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Math Help - Last Project Problem Help Please!!!

  1. #1
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    Thumbs up Last Project Problem Help Please!!!



    Consider a collection of piles of bananas consisting of one pile of 9 bananas, one pile of 6, and one pile of 2. Such a collection, denoted as C1, could be expresswed as (9, 6, 2). Obtain a new collection, C2, by harvesting C1, where harvesting is defined to mean remove one banaba from each pile to form a new pile. Thus we have C2 = (8, 5, 3, 1), and if C2 is harvested we obtain:

    C3 = (7, 4, 4, 2).

    a) Let C1 = (8, 5, 2) and determine C100.

    b) Let C1 = (7, 6, 5) and determine C1995





    THANKS IN ADVANCE FOR YOUR HELP!!!!
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  2. #2
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    earboth's Avatar
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    Hi,

    please don't double-post again.

    You're wasting the time of the helpers.
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  3. #3
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    Hello, rlarach!

    I don't know of any formula to solve these,
    . . but I got them by some primitive Brute Force.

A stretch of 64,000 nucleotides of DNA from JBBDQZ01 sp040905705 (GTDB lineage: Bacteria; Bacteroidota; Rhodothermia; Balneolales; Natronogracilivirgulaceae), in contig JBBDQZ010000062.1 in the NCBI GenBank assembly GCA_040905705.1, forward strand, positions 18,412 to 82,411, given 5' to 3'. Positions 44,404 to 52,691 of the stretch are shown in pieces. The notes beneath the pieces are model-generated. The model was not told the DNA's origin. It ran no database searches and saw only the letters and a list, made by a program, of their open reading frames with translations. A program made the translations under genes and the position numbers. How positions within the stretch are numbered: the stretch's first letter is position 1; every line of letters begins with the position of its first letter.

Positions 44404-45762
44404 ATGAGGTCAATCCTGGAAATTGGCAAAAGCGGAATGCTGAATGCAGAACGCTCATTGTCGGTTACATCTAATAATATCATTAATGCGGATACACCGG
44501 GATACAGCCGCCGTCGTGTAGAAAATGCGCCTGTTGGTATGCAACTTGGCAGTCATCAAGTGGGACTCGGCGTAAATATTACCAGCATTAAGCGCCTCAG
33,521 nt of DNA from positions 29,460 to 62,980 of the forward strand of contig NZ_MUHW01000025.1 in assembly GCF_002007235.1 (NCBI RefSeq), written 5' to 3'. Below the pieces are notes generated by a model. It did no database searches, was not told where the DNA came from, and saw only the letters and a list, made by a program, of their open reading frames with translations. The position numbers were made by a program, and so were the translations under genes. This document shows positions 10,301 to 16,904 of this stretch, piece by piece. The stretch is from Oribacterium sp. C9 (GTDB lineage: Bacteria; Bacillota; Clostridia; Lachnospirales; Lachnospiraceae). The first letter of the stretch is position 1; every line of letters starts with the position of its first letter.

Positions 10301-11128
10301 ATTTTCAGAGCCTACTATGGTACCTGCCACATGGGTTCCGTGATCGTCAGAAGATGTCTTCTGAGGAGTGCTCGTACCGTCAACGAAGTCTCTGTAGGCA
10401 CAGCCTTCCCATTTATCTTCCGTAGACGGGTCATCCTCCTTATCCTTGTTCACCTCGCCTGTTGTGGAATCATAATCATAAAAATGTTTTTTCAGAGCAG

Consider a collection of bananas: a pile of 9 bananas, a pile of 6, and a pile of 2.
    Such a collection, denoted as: C_1 \:=\:(9,\, 6,\, 2).

    Obtain a new collection, C_2, by harvesting C_1, where harvesting is defined
    . . to mean remove one banana from each pile to form a new pile.
    Thus we have: . C_2 \:= \:(8,\,5,\,3,\, 1).

    And if C_2 is harvested, we obtain: . C_3 \:= \:(7,\,4,\,4,\,2).

    a) Let C_1 \:= \:(8,\,5,\,2). .Determine C_{100.}

    b) Let C_1 \:= \:(7,\,6,\,5). .Determine C_{1995}
    (a) I listed the first few cases and found a pattern . . .

    \begin{array}{cccc}C_1 & = & (9,6,2) \\ C_2 & = & (8,5,3,1) \\ C_3 & = & (7,4,4,2) \\ C_4 & = & (6,4,3,3,1) & \leftarrow\qquad\\ C_5 & = & (5,5,3,2,2) & \uparrow \\ C_6 & = & (5,4,4,2,1,1) & \uparrow \\ C_7 & = & (6,4,3,3,1) & \text{the same as }C_4\end{array}

    After the first three steps, the sequence enters a three-step cycle.

    We have: . 100 - 3 \:=\:97\quad\Rightarrow\quad 97 \:=\:3(32) + {\color{red}1}

    Hence, C_{100} equals the first term of the cycle.

    Therefore: . C_{100} \:=\:C_4\;=\;\boxed{(6,3,3,1)}


    (b) I did the same here . . .

    \begin{array}{ccccc}C_1&=&(7,6,5) \\ C_2&=&(6,5,4,3) \\ C_3&=&(5,4,4,3,2) & \leftarrow\qquad\\ C_4 &=&(5,4,3,3,2,1) & \uparrow\\ C_5&=&(6,4,3,2,2,1) & \uparrow \\ C_6&=&(6,5,3,2,1,1) & \uparrow \\ C_7&=&(6,5,4,2,1) & \uparrow\\ C_8&=&(5,5,4,3,1)  & \uparrow\\ C_9 &=&(5,4,4,3,2) & \text{the same as }C_3 \end{array}

    After the first two steps, the sequence enters a six-step cycle.

    We have: . 1995-2\:=\:1993\quad\Rightarrow\quad 1993 \:=\:132(6) + {\color{red}1}

    Hence, C_{1995} equals the first term of the cycle.

    Therefore: . C_{1995} \:=\:C_3\:=\:(5,4,4,3,2)

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